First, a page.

151. It is equally important that superiors should be able to dedicate themselves entirely to the task of accompanying religious closely and that they always have in mind the requisite qualities.

6) Tasks the Chapter Entrusts to the Central Government

152. Ratio Institutionis

a. the chapter asks the central government to form a committee, presided by the general director or one of his counselors, to develop the Ratio Institutionis of the congregation. They should bear in mind the documents of the Church regarding priestly formation, especially Pastores Dabo Vobis, Vita Consecrata and the Ratio fundamentalis institutionis sacerdotalis.

b. it asks that the committee seek ways to take into account, verify and validate the experience of the past, and what has been implemented in recent years.

c. the chapter proposes a period of three years to finish the work, in order to have three years to put it in practice before arriving at the next chapter, which should approve it.

d. As far as possible, the Ratio Studiorum should also be revised and completed in the next years.

153. Formation of Superiors and Formators

a. The General Chapter requests that the central government develop and follow up on a plan of formation specifically for superiors, formators, and spiritual directors. It should promote, oversee and coordinate the initiatives that emerge in the territories.

b. It should assist superiors and formators in knowing and applying the formative principles mentioned in numbers 10 and 12, and promote the reception and assimilation of the Constitutions and other documents of the chapter.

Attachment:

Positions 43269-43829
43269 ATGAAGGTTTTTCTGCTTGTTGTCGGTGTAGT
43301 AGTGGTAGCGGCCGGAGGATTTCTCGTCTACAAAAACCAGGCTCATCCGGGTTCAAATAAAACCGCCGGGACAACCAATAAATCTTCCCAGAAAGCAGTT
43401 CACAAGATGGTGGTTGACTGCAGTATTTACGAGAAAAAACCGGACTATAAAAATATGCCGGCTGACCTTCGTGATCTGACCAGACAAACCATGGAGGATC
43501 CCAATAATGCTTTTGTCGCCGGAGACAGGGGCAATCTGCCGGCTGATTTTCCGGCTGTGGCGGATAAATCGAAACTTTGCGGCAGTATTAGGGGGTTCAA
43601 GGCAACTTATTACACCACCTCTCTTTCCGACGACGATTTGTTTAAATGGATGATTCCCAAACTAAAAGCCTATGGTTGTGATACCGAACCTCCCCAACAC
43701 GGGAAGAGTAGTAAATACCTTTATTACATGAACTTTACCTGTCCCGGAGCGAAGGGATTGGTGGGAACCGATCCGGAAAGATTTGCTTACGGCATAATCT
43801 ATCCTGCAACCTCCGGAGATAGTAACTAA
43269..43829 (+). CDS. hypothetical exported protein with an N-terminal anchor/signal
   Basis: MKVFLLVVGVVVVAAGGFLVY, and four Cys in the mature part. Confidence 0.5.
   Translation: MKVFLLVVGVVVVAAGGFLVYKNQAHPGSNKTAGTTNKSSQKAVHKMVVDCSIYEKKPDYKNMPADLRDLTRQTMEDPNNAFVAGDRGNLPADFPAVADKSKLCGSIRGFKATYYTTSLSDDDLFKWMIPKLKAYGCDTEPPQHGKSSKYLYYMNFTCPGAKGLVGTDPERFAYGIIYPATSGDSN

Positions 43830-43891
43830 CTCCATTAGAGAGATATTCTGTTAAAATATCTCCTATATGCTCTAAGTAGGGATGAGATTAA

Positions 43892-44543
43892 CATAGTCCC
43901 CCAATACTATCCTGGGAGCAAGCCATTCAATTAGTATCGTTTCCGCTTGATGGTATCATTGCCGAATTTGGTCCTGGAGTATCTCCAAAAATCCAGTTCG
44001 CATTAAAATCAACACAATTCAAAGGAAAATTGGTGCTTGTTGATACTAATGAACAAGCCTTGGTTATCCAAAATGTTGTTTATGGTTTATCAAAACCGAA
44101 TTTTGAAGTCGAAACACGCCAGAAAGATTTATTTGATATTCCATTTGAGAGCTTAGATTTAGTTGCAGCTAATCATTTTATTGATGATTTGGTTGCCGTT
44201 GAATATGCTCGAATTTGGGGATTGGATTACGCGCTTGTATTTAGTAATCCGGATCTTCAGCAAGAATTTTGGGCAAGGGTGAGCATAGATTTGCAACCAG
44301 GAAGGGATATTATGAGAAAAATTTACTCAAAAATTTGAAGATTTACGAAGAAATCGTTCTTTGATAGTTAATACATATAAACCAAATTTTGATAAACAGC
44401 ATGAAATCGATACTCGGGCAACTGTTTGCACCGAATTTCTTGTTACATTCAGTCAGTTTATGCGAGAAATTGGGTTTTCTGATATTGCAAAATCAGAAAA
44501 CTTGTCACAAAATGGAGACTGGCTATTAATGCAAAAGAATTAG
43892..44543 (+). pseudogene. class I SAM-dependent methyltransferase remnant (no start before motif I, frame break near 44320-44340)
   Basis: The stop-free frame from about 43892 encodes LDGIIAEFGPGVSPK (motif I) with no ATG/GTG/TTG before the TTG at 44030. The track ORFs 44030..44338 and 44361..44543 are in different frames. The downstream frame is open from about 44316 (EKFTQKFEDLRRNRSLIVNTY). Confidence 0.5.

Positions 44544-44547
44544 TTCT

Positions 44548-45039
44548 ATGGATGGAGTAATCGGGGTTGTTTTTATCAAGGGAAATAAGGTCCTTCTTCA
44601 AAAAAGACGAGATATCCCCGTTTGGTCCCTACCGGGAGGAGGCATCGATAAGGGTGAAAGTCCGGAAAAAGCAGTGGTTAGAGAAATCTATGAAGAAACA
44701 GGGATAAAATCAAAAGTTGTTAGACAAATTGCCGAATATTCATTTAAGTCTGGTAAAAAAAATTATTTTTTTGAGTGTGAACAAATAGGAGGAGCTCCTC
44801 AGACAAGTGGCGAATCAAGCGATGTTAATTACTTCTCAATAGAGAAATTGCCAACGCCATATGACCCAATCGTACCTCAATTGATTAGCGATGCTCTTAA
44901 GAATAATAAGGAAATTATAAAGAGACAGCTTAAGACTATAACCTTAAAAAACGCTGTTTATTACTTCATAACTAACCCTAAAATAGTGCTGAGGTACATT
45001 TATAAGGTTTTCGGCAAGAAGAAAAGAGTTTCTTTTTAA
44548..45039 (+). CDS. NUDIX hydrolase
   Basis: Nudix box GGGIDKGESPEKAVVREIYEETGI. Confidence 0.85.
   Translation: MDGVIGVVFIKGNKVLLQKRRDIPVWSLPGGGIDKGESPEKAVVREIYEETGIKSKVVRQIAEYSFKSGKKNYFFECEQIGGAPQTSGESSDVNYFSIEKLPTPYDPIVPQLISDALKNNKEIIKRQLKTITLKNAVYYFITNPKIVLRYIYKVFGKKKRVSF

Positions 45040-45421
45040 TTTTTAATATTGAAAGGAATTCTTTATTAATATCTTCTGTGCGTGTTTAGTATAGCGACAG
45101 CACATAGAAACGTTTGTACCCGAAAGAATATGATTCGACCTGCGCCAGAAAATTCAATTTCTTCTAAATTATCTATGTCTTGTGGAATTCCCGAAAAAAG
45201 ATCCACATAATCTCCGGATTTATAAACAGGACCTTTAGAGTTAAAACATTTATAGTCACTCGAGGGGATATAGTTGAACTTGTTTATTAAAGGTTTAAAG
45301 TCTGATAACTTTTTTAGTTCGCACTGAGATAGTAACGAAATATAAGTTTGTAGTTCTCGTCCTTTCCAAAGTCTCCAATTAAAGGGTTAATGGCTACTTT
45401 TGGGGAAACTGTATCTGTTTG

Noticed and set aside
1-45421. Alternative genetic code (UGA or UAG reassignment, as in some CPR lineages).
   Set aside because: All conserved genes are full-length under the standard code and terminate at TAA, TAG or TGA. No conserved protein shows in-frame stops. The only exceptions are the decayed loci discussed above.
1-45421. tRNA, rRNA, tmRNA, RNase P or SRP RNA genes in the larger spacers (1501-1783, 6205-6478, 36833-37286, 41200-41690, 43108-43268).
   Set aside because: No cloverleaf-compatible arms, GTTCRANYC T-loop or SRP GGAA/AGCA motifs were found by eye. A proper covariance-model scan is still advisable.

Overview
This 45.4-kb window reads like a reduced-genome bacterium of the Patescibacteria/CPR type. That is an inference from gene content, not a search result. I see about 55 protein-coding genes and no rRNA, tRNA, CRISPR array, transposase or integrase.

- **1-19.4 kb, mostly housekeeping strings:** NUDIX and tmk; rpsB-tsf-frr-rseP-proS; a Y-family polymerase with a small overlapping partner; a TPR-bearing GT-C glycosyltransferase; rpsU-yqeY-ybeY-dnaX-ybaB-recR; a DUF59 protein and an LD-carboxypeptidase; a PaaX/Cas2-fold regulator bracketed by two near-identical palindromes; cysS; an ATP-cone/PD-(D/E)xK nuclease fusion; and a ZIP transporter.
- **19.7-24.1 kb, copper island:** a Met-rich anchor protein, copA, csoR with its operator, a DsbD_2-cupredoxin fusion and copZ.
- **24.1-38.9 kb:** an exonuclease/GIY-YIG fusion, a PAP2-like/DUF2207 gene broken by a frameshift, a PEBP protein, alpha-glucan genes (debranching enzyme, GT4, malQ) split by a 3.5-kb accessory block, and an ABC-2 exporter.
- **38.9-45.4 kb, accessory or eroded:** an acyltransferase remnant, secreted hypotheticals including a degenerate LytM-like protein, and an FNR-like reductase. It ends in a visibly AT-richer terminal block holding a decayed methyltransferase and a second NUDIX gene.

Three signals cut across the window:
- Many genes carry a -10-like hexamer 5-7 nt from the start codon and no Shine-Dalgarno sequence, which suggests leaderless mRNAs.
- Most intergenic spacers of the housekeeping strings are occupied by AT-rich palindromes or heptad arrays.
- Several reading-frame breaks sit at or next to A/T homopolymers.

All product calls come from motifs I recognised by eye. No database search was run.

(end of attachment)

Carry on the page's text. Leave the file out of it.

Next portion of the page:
c. It should continue monitoring attentively formation in the various territories, promoting and coordinating communication and exchange among formators of the same stages.

d. It should ensure the continued promotion of spiritual direction and a trustful relationship between superiors and subjects.

e. It has been found that superiors can improve their preparation in some areas: a deeper knowledge of the spiritual life and of the documents of the Church about religious life, a greater knowledge of psychology in general and especially of affectivity, and the capacity to offer guidance in vocational discernment.

154. Renewal of Apostolic Schools

The chapter requests the government to continue ensuring the renewal of the apostolic schools, something already underway in various territories. Specifically it asks it to: